Five applications I’ve written for processing fonts and drawfiles, and one font. No use to you unless you use a RISCOS computer...
They’re all self-extracting archives, so all you have to do is download the file into a suitable directory, set the file type to FFC, and double-click on it, which will create the whole application or font in the same directory. You can then delete the original downloaded file.
XP1FontEd is designed to work alongside FontEd, providing extra facilities – particularly conversion back and forth between drawfiles and fonts, but also converting RISCOS fonts to SFD (Spline Font Database) files for import to FontForge on other platforms, to produce TrueType or PostScript fonts. It can also perform a variety of transformations. Download here
See More about XP1FontEd for further details.
XP1MBoldn is mainly intended for use with XP1FontEd, to produce emboldened (or thinned) versions of fonts, but has wider uses with drawfiles. Acorn’s FontEd can in theory embolden a font, but it doesn’t do it very well; XP1MBoldn does a better job. You still need to examine the results, and are likely to need to tweak the glyphs in places, particularly if you embolden by a large amount – but a lot less tweaking will be needed than after emboldening with FontEd. This need to tweak is inescapable: there are details in glyphs where there is no ‘right’ way to do an emboldening, and you have to do some actual design thinking... Download here
See More about XP1MBoldn for further details.
XP1PathEd also has uses in font design and editing, but is of much more general application in drawings. It can enable you to see, and alter, the ‘winding’ of paths in drawfiles, or to cut up paths into their components in various ways, or stitch paths together in various ways. This is very useful if you need similar shapes in parts of several different paths – which is very common in font design! It’s also quite useful in engineering and architectural drawing, and probably other areas of drawing that I’m less familiar with. Seeing and altering the winding of paths is useful for making ‘holes’ in filled objects, through which background objects can be seen – and for ensuring that objects ‘emboldened’ with XP1MBoldn are emboldened rather than being skinnified (or vice-versa if that’s what you intended). Download here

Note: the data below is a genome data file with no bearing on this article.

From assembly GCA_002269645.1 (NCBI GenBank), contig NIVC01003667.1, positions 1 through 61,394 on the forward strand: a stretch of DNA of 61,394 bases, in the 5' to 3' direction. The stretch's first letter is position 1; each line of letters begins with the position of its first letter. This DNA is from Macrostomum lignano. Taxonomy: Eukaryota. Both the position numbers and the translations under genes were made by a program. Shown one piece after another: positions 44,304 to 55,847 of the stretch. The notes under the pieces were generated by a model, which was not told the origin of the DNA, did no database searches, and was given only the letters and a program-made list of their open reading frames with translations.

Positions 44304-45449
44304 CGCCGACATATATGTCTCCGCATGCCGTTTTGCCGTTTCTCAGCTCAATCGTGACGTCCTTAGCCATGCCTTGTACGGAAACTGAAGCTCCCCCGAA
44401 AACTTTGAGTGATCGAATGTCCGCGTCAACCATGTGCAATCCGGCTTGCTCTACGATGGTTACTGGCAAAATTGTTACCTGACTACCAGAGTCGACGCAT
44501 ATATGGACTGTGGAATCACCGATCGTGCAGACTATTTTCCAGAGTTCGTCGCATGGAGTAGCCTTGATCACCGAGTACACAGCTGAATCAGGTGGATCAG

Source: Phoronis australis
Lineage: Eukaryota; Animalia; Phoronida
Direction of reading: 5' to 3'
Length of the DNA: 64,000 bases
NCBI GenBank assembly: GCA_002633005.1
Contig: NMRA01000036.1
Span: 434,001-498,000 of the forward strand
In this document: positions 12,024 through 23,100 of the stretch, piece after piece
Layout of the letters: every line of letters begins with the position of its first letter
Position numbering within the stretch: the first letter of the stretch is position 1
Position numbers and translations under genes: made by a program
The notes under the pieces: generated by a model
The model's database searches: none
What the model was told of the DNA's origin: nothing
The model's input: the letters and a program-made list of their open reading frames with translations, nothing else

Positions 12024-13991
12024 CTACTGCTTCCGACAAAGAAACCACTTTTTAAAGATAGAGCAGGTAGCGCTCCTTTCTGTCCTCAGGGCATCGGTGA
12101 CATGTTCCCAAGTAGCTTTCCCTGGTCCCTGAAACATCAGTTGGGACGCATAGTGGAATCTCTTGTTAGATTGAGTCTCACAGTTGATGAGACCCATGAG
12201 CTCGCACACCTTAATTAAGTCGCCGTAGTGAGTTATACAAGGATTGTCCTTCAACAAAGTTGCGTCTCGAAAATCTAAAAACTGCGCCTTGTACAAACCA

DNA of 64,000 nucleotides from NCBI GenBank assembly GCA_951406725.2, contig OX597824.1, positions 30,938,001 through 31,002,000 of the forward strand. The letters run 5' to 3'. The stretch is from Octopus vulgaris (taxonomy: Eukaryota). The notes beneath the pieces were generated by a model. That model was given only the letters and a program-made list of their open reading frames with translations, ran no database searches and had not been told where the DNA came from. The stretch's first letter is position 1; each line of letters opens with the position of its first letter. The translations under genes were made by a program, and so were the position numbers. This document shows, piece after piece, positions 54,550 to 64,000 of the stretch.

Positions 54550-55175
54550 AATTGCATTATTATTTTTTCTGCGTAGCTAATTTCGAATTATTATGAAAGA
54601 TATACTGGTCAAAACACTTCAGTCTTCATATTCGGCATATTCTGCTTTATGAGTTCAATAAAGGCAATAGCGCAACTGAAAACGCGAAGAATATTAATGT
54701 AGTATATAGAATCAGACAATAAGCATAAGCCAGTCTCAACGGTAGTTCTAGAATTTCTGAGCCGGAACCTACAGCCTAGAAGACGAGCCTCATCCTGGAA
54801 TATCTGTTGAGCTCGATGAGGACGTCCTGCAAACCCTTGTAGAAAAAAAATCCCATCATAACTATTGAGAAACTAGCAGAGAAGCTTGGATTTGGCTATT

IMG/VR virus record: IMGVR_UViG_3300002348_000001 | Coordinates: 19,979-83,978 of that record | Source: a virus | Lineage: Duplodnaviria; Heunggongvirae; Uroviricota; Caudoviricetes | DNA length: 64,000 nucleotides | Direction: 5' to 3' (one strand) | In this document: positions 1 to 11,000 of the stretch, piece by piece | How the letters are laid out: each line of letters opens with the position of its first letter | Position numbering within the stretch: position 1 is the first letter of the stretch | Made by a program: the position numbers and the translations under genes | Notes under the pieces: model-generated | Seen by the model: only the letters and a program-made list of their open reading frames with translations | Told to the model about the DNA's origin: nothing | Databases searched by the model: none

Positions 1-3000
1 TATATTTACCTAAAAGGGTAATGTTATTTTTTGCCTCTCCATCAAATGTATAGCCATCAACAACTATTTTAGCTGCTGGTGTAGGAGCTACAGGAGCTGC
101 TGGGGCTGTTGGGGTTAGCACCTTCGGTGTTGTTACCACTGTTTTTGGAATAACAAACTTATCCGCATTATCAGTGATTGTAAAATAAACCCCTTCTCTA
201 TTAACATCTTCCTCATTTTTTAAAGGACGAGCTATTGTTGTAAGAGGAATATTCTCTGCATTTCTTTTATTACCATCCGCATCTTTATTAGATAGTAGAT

See More about XP1PathEd for further details.
XP1ReDraw allows you to use line patterns not otherwise available in !Draw, and to apply various hatchings and cross-hatchings to rectangles. The line patterns have various lengths of dashes and mark:space ratios, or more complex patterns – useful particularly for drawing monochrome graphs with several curves. The hatchings are particularly useful for bar charts (see also XP1Dings below). All can of course be used for other purposes! Download XP1ReDraw here.
See More about XP1ReDraw for further details.
XP1Dings is a font containing a pretty random collection of special characters mostly not available in other fonts such as Selwyn or Sidney (or for that matter Wingdings) mostly for cross-referring into graphs and diagrams. In particular, it contains small squares of each hatching that XP1ReDraw produces, for use in the bar charts’ legends. Download here.
For a picture of the characters in the font, and other information see XP1Dings.html.
XP1Dr2SVG converts a draw file into a .svg (Scalable Vector Graphics) file suitable for loading into various applications on PCs or Macs (or of course on any computer, if it has an app that handles SVG files).
It doesn’t do sprites – it just ignores them.
The main reason I wanted this is to get drawfiles onto my Mac as vector graphics rather than bit images. Tested with Inkscape, Safari, Firefox, The GIMP and LibreOffice Draw.
See More about XP1Dr2SVG for further details.
I wrote all this stuff primarily for my own use, but I’d like to think others might find it useful too! Depending on feedback as to its usefulness, I might enhance it. I’ve given the latest enhancements some testing and fixed every bug I found, but I certainly wouldn’t claim that it’s all bug-free.
They’re all free, and I’ve no problem with you editing them to your heart’s content and passing them, or edited versions of them, on – but do please (1) let me know of any bugs you find, or enhancements you’ve made (or would like) (2) keep the little note with my email address in the !Help files (3) feel free to contact me with a view to paying me a little something if you find any of them really useful and can afford it! (4) Whether or not you want to pay me anything, let me know if you find any of these useful. I shan’t think any the less of anyone who doesn’t want to, or can’t, pay anything – I’m a pensioner and don’t often pay for shareware either! A bit of feedback is valuable encouragement anyway.